There have been many talks of what Apple will do next with their success. Some say the corporation will enter the television industry with an HDTV later this year, while others think they’ll bring a competitor to Google Glasses — okay, that last one was just for kicks. I personally think these are realistic expectations, but then there are the really interesting ones like what wireless industry strategist Whitey Bluestein claims; Apple will soon begin their own mobile carrier to offer cellular service for their iOS devices. Curious? Keep reading.
Ah, I got you to keep reading I see. Good, because this is where things really get interesting. Bluestein asserted at the Informa MVNO Industry Summit in Barcelona that “the battleground is set, but Apple will be the first mover.” The analyst thinks that Apple has all the information and ecosystem to make things work perfectly already. Speaking of all those credit cards they have on file at the iTunes Store, Bluestein says that Apple could automatically bill all customers on the carrier easily with no extra action required.
There’s even more proof in patents though, since Apple filed some for this network architecture back in 2006. Still, such a thing is never complete proof that something will actually happen — corporations file patents all the time and large ones never end up even using them. This could be an idea that Apple has for the future, or it could simply be something they once thought about and have since dismissed.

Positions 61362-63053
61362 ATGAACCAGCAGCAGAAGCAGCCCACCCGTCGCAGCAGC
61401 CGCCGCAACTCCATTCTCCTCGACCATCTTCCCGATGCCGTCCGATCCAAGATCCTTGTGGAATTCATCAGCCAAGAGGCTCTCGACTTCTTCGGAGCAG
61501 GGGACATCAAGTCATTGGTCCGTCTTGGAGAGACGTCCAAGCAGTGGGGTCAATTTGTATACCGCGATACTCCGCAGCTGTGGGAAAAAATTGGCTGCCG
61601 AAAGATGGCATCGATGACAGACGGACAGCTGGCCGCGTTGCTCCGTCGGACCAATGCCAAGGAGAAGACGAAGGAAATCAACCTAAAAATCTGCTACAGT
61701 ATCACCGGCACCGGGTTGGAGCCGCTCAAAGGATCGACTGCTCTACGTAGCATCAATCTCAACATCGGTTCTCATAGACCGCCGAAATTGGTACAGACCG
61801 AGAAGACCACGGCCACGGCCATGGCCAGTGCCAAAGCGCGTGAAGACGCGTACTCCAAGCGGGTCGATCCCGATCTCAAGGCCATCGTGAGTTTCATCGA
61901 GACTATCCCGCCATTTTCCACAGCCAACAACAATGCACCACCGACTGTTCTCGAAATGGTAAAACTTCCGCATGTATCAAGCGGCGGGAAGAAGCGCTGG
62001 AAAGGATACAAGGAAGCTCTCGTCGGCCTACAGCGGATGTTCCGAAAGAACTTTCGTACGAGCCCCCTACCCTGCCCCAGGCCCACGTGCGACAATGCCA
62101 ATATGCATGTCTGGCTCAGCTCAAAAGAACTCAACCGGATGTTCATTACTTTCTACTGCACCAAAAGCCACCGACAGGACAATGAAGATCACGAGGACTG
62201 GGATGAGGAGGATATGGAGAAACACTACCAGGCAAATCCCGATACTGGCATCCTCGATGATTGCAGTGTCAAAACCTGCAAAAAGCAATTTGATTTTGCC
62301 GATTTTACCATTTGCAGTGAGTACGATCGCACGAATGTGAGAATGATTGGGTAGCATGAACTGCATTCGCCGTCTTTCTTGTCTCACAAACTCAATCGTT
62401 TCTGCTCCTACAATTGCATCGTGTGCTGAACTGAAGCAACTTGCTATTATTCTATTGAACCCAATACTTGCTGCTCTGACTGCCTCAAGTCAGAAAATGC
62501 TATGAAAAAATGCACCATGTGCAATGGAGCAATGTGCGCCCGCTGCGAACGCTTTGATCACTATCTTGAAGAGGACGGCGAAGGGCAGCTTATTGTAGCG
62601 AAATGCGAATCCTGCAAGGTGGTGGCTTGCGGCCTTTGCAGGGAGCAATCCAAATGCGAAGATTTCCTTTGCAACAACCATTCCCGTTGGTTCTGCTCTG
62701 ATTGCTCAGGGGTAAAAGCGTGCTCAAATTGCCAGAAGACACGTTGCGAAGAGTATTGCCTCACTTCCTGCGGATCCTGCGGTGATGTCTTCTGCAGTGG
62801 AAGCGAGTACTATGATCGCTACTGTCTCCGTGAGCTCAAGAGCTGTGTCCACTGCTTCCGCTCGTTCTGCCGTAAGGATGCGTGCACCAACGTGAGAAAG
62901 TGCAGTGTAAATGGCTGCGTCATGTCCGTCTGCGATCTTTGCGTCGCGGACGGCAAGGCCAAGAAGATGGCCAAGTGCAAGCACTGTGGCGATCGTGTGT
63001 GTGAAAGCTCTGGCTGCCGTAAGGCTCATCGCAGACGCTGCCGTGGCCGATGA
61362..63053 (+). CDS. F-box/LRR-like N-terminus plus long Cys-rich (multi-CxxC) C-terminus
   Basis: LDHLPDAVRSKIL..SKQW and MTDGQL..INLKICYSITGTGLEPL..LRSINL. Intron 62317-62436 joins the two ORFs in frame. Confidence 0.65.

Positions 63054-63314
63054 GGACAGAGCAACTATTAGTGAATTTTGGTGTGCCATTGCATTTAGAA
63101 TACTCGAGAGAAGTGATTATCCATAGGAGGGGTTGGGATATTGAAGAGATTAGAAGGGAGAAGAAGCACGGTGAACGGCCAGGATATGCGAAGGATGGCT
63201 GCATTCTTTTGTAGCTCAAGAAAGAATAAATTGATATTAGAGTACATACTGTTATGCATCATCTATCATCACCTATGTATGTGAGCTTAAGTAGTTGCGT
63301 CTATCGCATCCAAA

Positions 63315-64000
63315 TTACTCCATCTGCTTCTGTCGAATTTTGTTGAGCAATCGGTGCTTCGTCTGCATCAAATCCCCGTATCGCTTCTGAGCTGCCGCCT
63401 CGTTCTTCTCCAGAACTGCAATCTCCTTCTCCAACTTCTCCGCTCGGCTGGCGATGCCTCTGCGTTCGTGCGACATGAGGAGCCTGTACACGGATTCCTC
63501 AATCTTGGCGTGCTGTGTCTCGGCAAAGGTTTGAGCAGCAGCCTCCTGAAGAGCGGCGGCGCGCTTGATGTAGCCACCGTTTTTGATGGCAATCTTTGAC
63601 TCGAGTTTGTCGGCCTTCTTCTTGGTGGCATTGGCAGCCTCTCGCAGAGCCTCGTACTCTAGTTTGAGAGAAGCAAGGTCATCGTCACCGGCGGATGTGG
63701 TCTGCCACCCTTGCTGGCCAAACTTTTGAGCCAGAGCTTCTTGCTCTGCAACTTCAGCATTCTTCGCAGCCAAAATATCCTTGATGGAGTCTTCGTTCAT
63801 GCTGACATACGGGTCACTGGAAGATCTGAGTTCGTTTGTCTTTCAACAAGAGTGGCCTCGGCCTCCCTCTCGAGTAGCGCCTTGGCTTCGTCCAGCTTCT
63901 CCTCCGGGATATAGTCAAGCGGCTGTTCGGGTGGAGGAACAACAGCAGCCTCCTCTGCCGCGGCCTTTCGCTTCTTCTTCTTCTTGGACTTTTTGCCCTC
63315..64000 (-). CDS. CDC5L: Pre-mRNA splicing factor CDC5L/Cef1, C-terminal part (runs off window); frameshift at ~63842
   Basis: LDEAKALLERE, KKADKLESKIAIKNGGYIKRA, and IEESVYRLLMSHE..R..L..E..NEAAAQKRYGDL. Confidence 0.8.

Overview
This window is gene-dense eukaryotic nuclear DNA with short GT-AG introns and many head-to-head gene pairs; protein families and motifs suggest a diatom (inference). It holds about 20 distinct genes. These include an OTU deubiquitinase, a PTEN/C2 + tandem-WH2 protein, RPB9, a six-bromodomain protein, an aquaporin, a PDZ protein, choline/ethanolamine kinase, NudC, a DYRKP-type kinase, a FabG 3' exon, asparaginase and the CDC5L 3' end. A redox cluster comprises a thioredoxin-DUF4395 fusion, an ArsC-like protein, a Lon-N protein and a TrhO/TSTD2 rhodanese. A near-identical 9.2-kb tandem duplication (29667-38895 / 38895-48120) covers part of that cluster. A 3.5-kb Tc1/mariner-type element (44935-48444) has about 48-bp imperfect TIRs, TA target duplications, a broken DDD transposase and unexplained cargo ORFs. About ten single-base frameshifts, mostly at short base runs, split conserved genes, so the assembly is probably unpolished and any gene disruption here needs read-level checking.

All of this sounds pretty fine coming from a “veteran strategist,” but isn’t there some sort of catch? Yes, in fact, there is a rather large one.
“What has been holding Apple back from becoming a wireless provider already, according to Bluestein, are the enormous handset subsidies paid by mobile operators (AT&T, VZW and Sprint in the US), which amount to about $381 for each iPhone sold today,” Bluestein noted. ”That has been a short-term stumbling block for Apple, but the company has its well-known cash reserves and could seize the initiative at any point.”
But there’s so much to be asked here. I’d like to know how on earth they would acquire the spectrum for such a move. Would they purchase Verizon or Sprint? Would they begin building towers, hoping customers will actually want to use the service? Would they charge more for the phones since they won’t be able to subsidize the cost or? Yes, so many questions indeed.
Other than that, the idea itself is pretty ridiculous. Sure, it’s possible for Apple to do everything, but there’s no way that will happen anytime soon. They’d have to spend at least a year building towers around the United States alone — that is, unless they actually decided to acquire a carrier that already has the spectrum. All of this is unrealistic, but it’s something to think about.
What do you think? Is Apple on the path to becoming an all-in-one corporation or will they decline before reaching this feat? Or maybe it’s neither of those and you would argue that Apple is not even thinking of such a thing, which is plausible as well. Tell us your thoughts in the comments!